How to use breathing exercises to focus and concentrate better

If your brain focus has been poor lately or you’re in a constant struggle to concentrate on one task, it’s time to take a breather.

No, really.

Taking a moment to focus on your breathing can help.

When you’re anxious, distracted, or impatient, your breathing becomes more shallow and restricted. As a result, less oxygen flows into the body. Breathing deeply will get the oxygen flowing into your body and other organs once again, all of which are crucial to performing mentally-challenging tasks.

Recent research has also shown the positive effects deep breathing has on our stress levels. Pranayama breathing or yogic breathing is a similar technique practiced by yogis to create a sense of calm and shift the awareness away from whatever is bothering the mind.

Obviously, not everyone is a yogi so you may not know how to do these breathing exercises properly. To enjoy the same yoga concentration as these practitioners, just follow these guidelines for doing breathing exercises.

1. Try the 4-7-8 Method First

There are many ways to breathe deeply but this is considered to be the most optimal method for improving focus and attention because it relaxes your muscles and calms your mind.

Start by inhaling through your nose, counting to four; you should feel your belly expand as it fills up with air. Hold it for seven seconds and then release by exhaling through your mouth for a slow count of eight. Repeat until you feel relaxed. Focus on the air filling and leaving your body as you inhale and exhale.

If you find this breathing pattern too hard, don’t worry. Everyone has different rhythms. It takes some experimentation to find out what pattern works best for you.

Start with what you can and gradually increase the seconds the better you become at it. 4 to 8 seconds of breathing in is often good enough. Then, exhale twice as long as you inhaled. This forces you to focus on your breathing pattern and the present, and letting go of whatever bothered your mind earlier.

Try doing this at least two times a day as a habit. Even a few minutes will do. Doing it more helps you know what breathing patterns, durations, and times work best for you.

2. Focus Better By Breathing Longer

If you’re a more seasoned breather, you can lengthen the breathe by adding a second as you inhale and then exhaling twice as long. Prolonging inhalation has an energizing effect that will wake you up while extended inhalation helps release stress and anxiety. However, don’t go more than 8 seconds when attempting to breathe in longer. You can only get so much energized throughout the day.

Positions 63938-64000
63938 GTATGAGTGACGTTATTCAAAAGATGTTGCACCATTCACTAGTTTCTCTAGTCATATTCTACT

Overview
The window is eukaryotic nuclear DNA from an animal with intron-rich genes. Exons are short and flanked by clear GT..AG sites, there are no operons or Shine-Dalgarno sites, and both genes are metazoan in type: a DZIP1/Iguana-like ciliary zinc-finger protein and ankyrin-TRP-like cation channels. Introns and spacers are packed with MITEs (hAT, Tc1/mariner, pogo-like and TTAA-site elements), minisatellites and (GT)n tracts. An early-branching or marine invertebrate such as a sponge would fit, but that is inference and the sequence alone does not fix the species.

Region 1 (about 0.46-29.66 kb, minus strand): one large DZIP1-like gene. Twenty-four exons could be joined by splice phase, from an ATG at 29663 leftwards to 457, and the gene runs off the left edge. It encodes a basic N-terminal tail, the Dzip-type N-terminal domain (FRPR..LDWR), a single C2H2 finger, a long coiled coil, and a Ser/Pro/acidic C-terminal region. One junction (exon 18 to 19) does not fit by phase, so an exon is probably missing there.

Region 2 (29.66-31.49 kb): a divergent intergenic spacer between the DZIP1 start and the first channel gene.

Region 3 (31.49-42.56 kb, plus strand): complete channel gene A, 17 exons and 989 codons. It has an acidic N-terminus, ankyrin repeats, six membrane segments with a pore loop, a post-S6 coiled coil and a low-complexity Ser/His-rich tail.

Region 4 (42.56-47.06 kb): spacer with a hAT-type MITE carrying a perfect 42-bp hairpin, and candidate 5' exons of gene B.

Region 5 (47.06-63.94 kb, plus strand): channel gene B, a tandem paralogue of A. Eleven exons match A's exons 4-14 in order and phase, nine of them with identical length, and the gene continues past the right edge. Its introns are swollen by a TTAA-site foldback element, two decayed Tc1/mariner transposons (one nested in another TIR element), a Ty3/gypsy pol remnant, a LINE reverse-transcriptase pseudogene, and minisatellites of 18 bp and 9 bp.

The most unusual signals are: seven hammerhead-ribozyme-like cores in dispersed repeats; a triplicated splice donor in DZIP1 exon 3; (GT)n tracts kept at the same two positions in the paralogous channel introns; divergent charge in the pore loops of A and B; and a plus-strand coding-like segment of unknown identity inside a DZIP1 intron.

3. Watch your Breathing Pattern

Your breathing patterns can change throughout the day depending on what situation you’re in. Sometimes, you won’t notice these patterns change so it’s important to be aware when you’re feeling anxious, frustrated, or stressed.

When the body feels stress or alarmed, it tends to take shorter, faster breaths in preparation for the perceived danger nearby.

Overtime, the body adapts to shallow breathing as a result of prolonged stress. And since it’s not getting the optimum oxygen supply, cognitive abilities start to go wack. This explains why you can’t concentrate and get distracted very easily.

It helps to know what triggers your stress and anxiety. When you catch yourself feeling this way, acknowledge it and shift your focus to breathing deeply until you feel calm again.

4. Ignore the Chatter

Not just from the outside world but in your mind as well. When you do your breathing exercises, make sure it’s in a quiet space where no one can disturb you, even your cubicle will be good enough.

Begin by breathing in slowly through your nose and exhaling through the mouth. Focus how your body feels as you take each breath. If a thought comes to mind, whether it’s stress-inducing or petty, ignore it.

Let it pass without judgement, and focus on your breathing again. It’s good meditation for focus and concentration since your deep breathing forces you to be aware of what’s going on in your body instead of what’s on your mind.  

In Conclusion

There you have it. Your basic guidelines for using breathing exercises to get better concentration. It’s free, easy, and simply one of the best things you can do for your mind and body everyday. The next time you find yourself distracted or feeling anxious, don’t forget to go back to these breathing exercises.